While it’s not the same as toeing that starting line, volunteering or cheering on those lucky enough to get a lottery entry is a great way to experience the joys of race day as well as learn a bit about the course for next year! Races wouldn’t be able to exist without organizers and volunteers, so donating some of your time to make race day special for those running keeps this sport functioning! An added benefit of volunteering is that you get inside info on the course and the athletes feedback in real time! Working at an aid station gives you a front row seat to exactly how runners are feeling, which can be incredibly helpful in shaping your plan-of-attack when you get that entry in next year’s lottery! For those interested, here’s information on volunteering at Western States and here’s some information on volunteering at Hardrock.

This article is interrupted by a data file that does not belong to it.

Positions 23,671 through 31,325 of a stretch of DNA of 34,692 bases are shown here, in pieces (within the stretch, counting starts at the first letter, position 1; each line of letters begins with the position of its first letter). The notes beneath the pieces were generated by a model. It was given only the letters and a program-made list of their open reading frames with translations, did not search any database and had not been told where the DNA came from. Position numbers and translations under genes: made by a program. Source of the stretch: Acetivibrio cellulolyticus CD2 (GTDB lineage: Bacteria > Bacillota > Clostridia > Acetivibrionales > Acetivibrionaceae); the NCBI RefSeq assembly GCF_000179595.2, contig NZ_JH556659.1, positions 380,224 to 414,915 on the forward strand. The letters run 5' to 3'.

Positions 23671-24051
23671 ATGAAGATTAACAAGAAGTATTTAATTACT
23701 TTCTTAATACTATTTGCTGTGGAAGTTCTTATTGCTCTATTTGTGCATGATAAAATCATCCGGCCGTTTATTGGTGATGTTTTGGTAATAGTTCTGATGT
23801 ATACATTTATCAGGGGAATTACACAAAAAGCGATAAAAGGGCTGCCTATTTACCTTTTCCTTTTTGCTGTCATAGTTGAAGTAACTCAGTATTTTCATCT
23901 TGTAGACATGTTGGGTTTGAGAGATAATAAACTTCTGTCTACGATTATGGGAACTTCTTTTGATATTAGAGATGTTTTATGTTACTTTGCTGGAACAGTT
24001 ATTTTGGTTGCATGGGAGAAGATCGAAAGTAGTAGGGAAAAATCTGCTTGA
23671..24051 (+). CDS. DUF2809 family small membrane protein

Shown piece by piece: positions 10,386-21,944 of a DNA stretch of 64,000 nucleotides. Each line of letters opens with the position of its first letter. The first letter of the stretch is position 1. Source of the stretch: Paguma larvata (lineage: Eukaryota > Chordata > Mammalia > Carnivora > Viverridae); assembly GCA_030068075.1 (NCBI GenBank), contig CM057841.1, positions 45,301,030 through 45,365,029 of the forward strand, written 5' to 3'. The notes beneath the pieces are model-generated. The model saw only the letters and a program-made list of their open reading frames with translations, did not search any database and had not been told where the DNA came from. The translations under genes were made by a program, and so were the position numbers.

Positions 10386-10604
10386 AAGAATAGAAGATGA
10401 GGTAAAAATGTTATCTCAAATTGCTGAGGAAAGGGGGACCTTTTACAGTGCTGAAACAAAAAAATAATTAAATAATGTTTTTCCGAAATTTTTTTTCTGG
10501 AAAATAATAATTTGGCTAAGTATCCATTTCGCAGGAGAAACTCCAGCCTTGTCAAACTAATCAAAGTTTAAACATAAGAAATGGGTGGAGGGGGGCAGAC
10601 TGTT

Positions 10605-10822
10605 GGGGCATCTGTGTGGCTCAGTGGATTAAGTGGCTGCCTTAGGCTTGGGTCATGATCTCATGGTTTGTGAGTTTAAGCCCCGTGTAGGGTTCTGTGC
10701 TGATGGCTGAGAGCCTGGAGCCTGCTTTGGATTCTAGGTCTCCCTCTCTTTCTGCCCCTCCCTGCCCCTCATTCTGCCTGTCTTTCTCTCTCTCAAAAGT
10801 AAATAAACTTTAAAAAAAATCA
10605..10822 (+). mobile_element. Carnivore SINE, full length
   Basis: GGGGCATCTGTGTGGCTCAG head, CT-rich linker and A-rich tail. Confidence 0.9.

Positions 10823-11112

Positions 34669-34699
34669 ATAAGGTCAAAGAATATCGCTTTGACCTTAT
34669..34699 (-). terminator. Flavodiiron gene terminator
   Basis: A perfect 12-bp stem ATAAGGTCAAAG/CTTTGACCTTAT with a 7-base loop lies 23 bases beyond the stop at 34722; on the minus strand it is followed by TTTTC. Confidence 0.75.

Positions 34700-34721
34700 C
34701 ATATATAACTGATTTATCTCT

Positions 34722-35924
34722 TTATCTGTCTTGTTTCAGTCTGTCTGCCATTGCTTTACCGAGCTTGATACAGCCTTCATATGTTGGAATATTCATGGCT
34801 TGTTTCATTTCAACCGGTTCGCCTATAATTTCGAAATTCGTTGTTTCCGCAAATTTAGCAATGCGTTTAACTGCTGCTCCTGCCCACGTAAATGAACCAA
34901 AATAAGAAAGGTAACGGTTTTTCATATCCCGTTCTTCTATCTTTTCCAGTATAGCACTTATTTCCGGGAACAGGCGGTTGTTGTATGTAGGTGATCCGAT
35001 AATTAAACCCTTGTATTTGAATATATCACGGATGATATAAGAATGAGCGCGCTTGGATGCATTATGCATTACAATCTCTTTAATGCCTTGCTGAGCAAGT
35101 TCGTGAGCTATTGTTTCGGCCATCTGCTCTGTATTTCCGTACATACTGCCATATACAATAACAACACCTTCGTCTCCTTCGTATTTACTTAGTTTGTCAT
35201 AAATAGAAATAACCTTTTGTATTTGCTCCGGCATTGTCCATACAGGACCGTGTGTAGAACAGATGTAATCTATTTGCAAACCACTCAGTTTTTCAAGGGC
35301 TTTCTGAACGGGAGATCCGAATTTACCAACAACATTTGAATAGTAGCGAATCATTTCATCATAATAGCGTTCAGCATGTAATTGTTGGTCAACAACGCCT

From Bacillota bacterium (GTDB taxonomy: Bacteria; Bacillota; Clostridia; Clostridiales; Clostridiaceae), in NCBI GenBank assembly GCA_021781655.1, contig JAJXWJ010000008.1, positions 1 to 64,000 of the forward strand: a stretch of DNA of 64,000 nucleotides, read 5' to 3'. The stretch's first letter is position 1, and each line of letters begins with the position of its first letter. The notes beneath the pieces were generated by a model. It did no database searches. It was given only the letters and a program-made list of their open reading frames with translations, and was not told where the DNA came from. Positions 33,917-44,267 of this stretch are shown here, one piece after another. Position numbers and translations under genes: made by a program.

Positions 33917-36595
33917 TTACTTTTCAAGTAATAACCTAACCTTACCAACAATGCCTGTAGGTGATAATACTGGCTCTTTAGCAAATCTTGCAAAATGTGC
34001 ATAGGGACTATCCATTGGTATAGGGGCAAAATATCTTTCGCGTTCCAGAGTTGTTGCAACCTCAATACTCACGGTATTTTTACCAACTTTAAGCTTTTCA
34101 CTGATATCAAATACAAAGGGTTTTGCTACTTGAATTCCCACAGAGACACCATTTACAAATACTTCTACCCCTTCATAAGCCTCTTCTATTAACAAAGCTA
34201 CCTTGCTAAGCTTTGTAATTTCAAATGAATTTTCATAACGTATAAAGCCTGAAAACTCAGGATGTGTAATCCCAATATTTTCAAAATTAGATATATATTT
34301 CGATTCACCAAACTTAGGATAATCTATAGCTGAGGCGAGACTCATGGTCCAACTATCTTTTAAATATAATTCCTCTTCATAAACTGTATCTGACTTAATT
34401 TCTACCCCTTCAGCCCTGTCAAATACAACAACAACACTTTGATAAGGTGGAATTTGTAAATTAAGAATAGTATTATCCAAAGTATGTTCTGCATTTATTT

While not winning a lottery entry into a running race can be disheartening, it can also be treated as an opportunity to set new goals, find new races, level up your training with a coach or joining a new running community. Having the right mindset about this disappointment is key to turning an otherwise frustrating process into a positive for your overall growth in the sport. Remember, you’re not alone in this setback, so chatting with other ultra & trail athletes can lead to new friendships and opportunities. If you’re interested in chatting more on this topic or want to explore what hiring a coach might look like for you and your goals, drop us a line at Altitude Endurance and set up some time to chat with Coach Brian.